E-law cases
 
Custom Search
   Home      Pepper v Hart
 

Pepper v Hart  [1992] 3 WLR 1032 House of Lords


The House of Lords had to decide whether a teacher at a private school had to pay tax on the perk he received in the form of reduced school fees. The teacher sought to rely upon a statement in Hansard made at the time the Finance Act was passed in which the minister gave his exact circumstance as being where tax would not be payable. Previously the courts were not allowed
to refer to Hansard (See Davis v Johnson).

Held:

The House of Lords departed from Davis v Johnson and took a purposive approach to interpretation holding that Hansard may be referred to and the teacher was not required to pay tax on the perk he received.


Lord Griffiths on the purposive approach:

"The days have passed when the courts adopted a literal approach. The courts use a purposive approach, which seeks to give effect to the purpose of legislation and are prepared to look at much extraneous material that bears upon the background against which the legislation was enacted."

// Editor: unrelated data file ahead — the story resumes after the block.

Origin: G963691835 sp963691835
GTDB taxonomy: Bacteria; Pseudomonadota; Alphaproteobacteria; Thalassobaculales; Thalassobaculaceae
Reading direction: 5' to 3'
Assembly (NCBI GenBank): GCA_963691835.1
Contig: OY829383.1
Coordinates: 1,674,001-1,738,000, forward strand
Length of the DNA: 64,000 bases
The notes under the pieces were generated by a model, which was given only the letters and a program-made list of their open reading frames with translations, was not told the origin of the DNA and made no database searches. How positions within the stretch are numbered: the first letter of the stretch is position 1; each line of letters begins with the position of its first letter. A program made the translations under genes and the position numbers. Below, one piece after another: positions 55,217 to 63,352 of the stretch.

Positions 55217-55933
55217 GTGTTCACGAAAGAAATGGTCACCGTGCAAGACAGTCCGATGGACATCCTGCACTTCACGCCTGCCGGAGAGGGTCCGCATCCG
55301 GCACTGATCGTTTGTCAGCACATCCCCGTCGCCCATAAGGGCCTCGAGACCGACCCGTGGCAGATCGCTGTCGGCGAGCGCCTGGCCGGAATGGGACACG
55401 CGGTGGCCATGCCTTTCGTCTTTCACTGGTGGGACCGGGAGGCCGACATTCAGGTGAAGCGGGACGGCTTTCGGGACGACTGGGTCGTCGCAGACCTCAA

Lord Brown Wilkinson on reference to Hansard:

"My Lords, I have come to the conclusion that, as a matter of law, there are sound reasons for making a limited modification to the existing rule (subject to strict safeguards) unless there are constitutional or practical reasons which outweigh them. In my judgment, subject to the questions of the privileges of the House of Commons, reference to Parliamentary material should be permitted as an aid to the construction of legislation which is ambiguous or obscure or the literal meaning of which leads to an absurdity. Even in such cases references in court to Parliamentary material should only be permitted where such material clearly discloses the mischief aimed at or the legislative intention lying behind the ambiguous or obscure words. In the case of statements made in Parliament, as at present advised I cannot foresee that any statement other than the statement of the Minister or other promoter of the Bill is likely to meet these criteria."
 
 
Back to lecture outline on aids to statutory interpretation
 
Back to lecture outline on the purposive approach
 
Back to lecture outline on judicial precedent